Finding the cancer within

Hello my people and residents of the Cayman Islands. I have written many letters regarding my views of our community and offering suggestions on what I have experienced.

I don’t have a degree in sociology (wish I did), but I have been blessed with a little grey matter between my ears, thank God. We have reached a time in our history that we have developed to a fair extent, but I believe we are SOCIALLY and MORALLY BANKRUPT. It’s unfortunate that in our quest to chase material wealth we have overlooked this and continue to this day just making one big deal after another, with those who continue to use us.

I know many will not read this, and of those that do some will disagree. Some couldn’t care less for what I’m about to say, but hopefully there will be the few that take the time to digest and understand my views.

I have great faith in our young people, especially those of university age and I believe therein lies the hope for these Islands. At the same time, I worry for them and their future if my words are not heeded.

Folks, we missed the boat from the early development of these Islands, not to say that a lot of good work and thought didn’t happen back then, and has given most of us a decent standard of living. But I maintain we developed this country and forgot its people. Apart from the glaring failures in our education system, which have seen many graduate ill-prepared, or didn’t graduate at all, we have given our people a sense of entitlement that in these hard times are our greatest enemy.

BEING CAYMANIAN IS NOT A QUALIFICATION folks, as some of our past leaders suggested. You also have to be able – and if the system failed you, it is in your interest through the sweat of your brow, to make sure you equip yourself to hold a decent job and earn an honest living. We have those in authority who people could run to and complain and the big whip would be used to chastise the offending party, when in truth we were simply cultivating a sense of entitlement. Don’t get me wrong, I want every Caymanian born here or adopted to have a bright future, but right now we are ill-equipped to do so and this is where the buck stops! This is where those who don’t have and want will turn to other means – and we are seeing this as I write – robberies, burglaries, drugs, murder, etc.

This my people, is The Cancer Within! The Cayman Islands remind me of beautiful fruit and when it’s peeled and opened the insides are rotten. If we don’t recognise this and do something about it, as a people we are doomed. This place had the opportunity to be the best. Because we were late developers we could look around and learn from others’ mistakes.

Somehow we have managed to mess this all up and we are an island nation of selfish money grabbers. Those who can put themselves in position to grab the most are doing so, forgetting that those who don’t will come for what you so selfishly craved and stepped on them to get.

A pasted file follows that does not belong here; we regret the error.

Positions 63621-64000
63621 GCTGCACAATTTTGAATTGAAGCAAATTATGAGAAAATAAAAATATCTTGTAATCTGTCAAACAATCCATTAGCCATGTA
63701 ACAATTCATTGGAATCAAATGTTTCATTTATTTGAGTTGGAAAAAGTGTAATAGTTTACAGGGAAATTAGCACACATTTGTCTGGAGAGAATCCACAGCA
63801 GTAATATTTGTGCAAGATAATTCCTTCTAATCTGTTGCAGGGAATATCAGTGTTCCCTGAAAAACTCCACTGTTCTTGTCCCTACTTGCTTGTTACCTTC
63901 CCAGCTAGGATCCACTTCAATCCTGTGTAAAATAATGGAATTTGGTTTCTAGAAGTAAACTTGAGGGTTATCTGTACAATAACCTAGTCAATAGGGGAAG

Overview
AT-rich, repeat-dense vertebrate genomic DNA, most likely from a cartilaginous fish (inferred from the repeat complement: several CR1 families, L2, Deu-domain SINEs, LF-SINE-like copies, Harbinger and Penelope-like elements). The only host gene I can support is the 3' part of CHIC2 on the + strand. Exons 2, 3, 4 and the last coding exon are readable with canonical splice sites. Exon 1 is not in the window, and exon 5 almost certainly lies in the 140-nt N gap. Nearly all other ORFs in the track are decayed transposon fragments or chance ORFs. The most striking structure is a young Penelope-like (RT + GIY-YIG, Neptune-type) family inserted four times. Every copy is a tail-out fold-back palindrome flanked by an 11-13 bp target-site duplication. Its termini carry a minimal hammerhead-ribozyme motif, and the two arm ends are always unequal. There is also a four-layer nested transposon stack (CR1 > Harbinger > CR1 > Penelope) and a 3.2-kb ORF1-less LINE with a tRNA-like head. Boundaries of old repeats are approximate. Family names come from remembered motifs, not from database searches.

We also have in this country an entity of seemingly unlimited wealth, known as the The Dart Group, that during the past 10 years has accumulated large amounts of real estate. This group, the developers of Camana Bay, a modern town, are entrenched into the fabric of the Caymanian society. But how much is too much folks? Most of us can’t see past the fact Caymanians have jobs with this entity and they buy our property for inflated values giving us some temporary wealth.

I’ve always maintained no one person or entity should own so much of this small Island, to the point where they call the shots with whoever is in “power” (are we really in charge?). Why do you think accounting firms limit their revenue from a single source? For fear of undue influence, that’s why!

I blame our people who allowed it to happen. I blame those who sold out, because it couldn’t own what you wouldn’t sell. Where will this all end folks?

Along the way it has hired some of our best talents and brightest minds. Each day it gets harder to control as it likely impacts each of us in some way.

Apart from the Dart Group and its huge influence over the country, there are other foreign entities that do business here that don’t carry that much weight. At least Dart hires and trains locals, but there are others, and you know yourselves, that can do better and offer more to our people. Instead, you protect your own and hire repeatedly from your homelands, where you use the excuse that Caymanians are lazy and can’t do the job.

How hard have you really tried? Or have you seen this as an easy way out? Yes, we have those among us who don’t pull their weight. But we also have some of the best among our ranks.

My people you have to be prepared to change gears as well. You may have been an office executive, but now all you can find is a cashier job. Take it! Make do until you can better do, because times are hard and you want to keep something coming in that’s an honest living.

Folks there’s one thing I know and it should be clear to all power hungry souls in Cayman and around the world, is that at the end of the day, there is no power greater than people power! And if the people are not happy and many are suffering while few are benefitting, you run the risk of social chaos and losing it all.

I have said my piece and spoken to each and everyone that reads this. Your future is in your hands – you decide what kind of islands you wish to have and how you want it developed. At the end of the day what should be important is that each person has a stake in it, can make an honest living, take care of family and maintain some of the values that made us one of the most welcoming and hospitable places in the world to visit and do business. If we rush along and develop, leaving our people behind once more, we run a serious risk of social unrest in this country, the likes previously unseen. Beware of the CANCER WITHIN.

Osbourne Bodden

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